NCCI Proposes Decrease to Florida Workers’ Comp Rates


The Florida Office of Insurance Regulation said today that it has received the 2016 Florida workers’ compensation rate filing by the National Council on Compensation Insurance (NCCI), which proposes a statewide average premium decrease of 2.2 percent. This includes a statewide average rate decrease of 1.9 percent and a reduction of the fixed expense cost applicable to every workers’ compensation policy in Florida from $200 to $160. The new rates would become effective Jan. 1, 2016.

“The Florida Office of Insurance Regulation said it will review the filing to ensure the proposed changes are not excessive, inadequate, or unfairly discriminatory and evaluate its potential effects on the insurance marketplace and employers, who are required by law to carry this insurance on their employees. A public rate hearing will be conducted in October. The Florida Office of Insurance Regulation said the state’s workers’ compensation market remains one of the most competitive, efficient, and affordable, thanks in large part to the 2003 legislative reforms. Workers’ compensation rates are currently 58 percent lower than they were in 2003.

NCCI, a licensed rating organization authorized to make rate filings on behalf of insurers in Florida, provided the following key observations in its Florida rate filing:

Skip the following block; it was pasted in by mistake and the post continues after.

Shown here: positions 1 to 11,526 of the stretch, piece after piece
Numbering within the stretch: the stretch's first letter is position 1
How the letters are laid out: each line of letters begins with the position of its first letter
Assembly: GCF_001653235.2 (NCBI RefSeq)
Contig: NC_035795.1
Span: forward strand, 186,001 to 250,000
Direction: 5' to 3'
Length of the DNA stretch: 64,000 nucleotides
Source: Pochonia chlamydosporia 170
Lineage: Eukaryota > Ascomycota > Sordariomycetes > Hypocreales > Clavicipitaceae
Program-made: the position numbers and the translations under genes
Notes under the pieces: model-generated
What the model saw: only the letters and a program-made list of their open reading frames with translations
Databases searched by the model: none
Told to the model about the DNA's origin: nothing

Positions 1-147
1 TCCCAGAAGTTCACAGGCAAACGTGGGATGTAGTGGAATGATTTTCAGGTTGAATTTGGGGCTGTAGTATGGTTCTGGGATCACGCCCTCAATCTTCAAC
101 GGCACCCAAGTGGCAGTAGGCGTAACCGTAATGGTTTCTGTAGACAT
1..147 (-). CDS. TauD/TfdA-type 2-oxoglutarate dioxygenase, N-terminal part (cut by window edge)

- Loss experience in the two most recently available policy years (2012 and 2013) shows overall improvement;

- Indemnity and medical trends have declined, driven in part by a decrease in frequency;

- Loss adjustment expenses have decreased slightly, but remain higher than the countrywide average; and

- Interest rates have remained near historic lows for several years, which has prompted NCCI to request a higher profit and contingency provision of 4 percent.

If approved as filed, the overall average rate level change for each industry group will be as follows: -4.7 percent for manufacturing; +1.0 percent for contracting; -5.1 percent for office and clerical; -1.6 percent for goods and services; and -1.8 percent for miscellaneous. NCCI said Florida’s workers’ compensation insurance rates, overall, remain stable and commensurate with other southeastern states. However, NCCI added, rates could increase, perhaps dramatically, depending on decisions issued in a couple of pending court cases. These cases include: Westphal v. City of St. Petersburg; Castellanos v. Next Door Company; and Florida Workers Advocates v. State of Florida (if accepted by the Florida Supreme Court). NCCI said it is monitoring these cases, and once final, will be prepared to issue estimated cost impact analyses, and if necessary, submit amendments to the pending rate filing or submit future rate filings.

Based on the filing, Florida’s overall workers’ compensation rates would fall for the second year in a row in 2016. In November 2014, the Florida Office of Insurance Regulation approved an overall decrease of 5.2 percent in workers’ compensation rates in Florida for 2015, following its disapproval of NCCI’s original filing requesting a 3.3 percent overall decrease in rates. Last November’s approved rate decrease, the state’s first reduction in four years, became effective for new and renewal policies on Jan. 1, 2015.




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